ATLANTA - When first baseman Adam LaRoche talks, reporters have to lean in to hear the soft-spoken rookie's mouthful.
LaRoche didn't have to listen hard, though, when third baseman Chipper Jones treated him to an on-the-field tonguelashing Aug. 6 after he struck out with the bases loaded in the fourth inning.
Over his next 12 at bats, he hit three home runs - including his first major-league multi-homer game five days later against the Brewers.
The 24-year-old said he hasn't made any physical change to lead to his recent improvement.
"It comes down to concentrating. That's what he was trying to teach me," LaRoche said.
Jones said the confrontation certainly got the rookie's attention.
"It seems like the point hit home," Jones said. "He's certainly doing his job the way we all expect him to."
Heralded for his solid defense and smooth, fluid swing, LaRoche was picked by some baseball experts as a preseason Rookie of the Year contender.
But he hasn't even been the Braves' best rookie.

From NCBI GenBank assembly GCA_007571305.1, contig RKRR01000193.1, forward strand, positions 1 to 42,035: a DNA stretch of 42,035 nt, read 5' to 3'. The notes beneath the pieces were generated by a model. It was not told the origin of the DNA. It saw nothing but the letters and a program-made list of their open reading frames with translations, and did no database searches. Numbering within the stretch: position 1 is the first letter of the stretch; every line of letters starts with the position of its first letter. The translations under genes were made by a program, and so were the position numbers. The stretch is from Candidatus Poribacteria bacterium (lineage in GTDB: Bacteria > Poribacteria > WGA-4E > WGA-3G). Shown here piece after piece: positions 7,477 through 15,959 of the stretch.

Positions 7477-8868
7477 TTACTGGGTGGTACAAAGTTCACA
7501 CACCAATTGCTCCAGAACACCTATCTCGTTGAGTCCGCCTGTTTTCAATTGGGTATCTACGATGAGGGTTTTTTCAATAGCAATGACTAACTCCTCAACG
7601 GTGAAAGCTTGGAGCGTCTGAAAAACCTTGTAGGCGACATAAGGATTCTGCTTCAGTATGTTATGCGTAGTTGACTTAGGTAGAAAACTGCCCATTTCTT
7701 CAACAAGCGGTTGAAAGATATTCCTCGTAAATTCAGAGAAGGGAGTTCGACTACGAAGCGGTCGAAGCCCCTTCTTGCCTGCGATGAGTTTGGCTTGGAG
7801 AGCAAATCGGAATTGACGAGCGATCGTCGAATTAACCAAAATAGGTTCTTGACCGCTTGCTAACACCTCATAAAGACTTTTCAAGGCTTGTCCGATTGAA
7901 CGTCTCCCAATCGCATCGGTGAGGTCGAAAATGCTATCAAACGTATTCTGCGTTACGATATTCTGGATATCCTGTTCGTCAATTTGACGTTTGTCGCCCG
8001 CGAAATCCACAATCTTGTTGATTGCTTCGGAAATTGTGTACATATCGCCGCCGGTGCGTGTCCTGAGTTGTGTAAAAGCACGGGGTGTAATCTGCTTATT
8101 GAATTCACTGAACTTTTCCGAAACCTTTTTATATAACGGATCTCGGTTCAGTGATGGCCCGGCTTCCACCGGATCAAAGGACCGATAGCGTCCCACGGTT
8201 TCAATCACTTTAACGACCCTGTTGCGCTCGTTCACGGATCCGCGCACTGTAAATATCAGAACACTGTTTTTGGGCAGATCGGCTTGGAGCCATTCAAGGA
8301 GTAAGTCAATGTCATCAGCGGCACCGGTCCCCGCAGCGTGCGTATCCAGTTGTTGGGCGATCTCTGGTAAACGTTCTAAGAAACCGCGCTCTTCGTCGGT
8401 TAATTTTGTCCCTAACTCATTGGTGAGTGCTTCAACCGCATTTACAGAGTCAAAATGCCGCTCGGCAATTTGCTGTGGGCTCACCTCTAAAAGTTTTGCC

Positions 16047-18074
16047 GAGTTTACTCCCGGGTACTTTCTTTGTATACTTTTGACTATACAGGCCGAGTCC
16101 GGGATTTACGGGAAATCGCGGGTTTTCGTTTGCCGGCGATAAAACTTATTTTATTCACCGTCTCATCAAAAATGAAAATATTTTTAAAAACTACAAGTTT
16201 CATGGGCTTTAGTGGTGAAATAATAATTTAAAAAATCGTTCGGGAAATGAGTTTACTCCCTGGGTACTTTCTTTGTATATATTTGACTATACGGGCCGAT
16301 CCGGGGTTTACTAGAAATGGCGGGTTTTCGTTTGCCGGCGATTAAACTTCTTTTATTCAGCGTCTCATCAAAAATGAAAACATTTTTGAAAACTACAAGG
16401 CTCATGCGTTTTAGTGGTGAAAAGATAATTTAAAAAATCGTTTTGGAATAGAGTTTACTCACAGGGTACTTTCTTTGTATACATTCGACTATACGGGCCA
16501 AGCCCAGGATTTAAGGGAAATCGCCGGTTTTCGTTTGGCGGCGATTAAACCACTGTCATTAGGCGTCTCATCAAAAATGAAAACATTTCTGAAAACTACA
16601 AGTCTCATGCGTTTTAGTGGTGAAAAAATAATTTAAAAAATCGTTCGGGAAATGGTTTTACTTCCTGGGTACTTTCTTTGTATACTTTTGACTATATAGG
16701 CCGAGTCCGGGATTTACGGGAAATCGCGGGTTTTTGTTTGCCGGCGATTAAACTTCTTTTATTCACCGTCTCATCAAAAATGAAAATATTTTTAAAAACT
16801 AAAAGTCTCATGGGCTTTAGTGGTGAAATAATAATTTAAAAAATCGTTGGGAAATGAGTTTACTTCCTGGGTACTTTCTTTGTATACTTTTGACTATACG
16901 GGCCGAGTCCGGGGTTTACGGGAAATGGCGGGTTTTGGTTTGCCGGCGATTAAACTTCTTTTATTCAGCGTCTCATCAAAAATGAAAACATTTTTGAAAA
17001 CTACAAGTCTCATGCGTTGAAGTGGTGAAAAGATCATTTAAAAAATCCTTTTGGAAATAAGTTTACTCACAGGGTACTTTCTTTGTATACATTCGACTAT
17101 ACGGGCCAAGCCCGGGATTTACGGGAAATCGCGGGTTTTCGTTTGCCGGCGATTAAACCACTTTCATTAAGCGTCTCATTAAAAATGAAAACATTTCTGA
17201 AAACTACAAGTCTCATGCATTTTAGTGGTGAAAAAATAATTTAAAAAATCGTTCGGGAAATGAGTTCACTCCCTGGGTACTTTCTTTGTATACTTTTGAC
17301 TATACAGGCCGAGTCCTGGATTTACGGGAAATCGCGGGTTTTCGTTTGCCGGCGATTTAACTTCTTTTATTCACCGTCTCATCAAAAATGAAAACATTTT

He's batting a solid .254, but his play has been somewhat overshadowed by reserve second baseman Nick Green and part-time left fielder Chuck Thomas.
Unlike his fellow rookie teammates, LaRoche will rarely crack a smile on the field. He didn't seem to relish his first multihomer game until Jones joked that he should chew the rookie out more often.
LaRoche insists he's not bashful or intimidated by the big league spotlight. Instead, he says his even temper is just part of his demeanor.
Even the nickname manager Bobby Cox has adopted for his first baseman, Ol' Roachy, exudes a quiet confidence about the lanky infielder.
"I don't know what it will take to get me excited - maybe winning the World Series," he said. "I've got a fire burning inside that people don't see. I just don't wear my emotions on my sleeve."
Braves fans saw that passion - if somewhat awkwardly - when LaRoche was sidelined for five weeks after he broke his left collarbone in May barreling into Phillies catcher Mike Lieberthal trying to score on a fielder's choice.
LaRoche splits time at first base with baseball's oldest player, 45-year-old Julio Franco, who critiques him from the bench.
"I couldn't ask for a better guy to platoon with," he said. "Julio doesn't just sit back and enjoy his off days. He helps me out."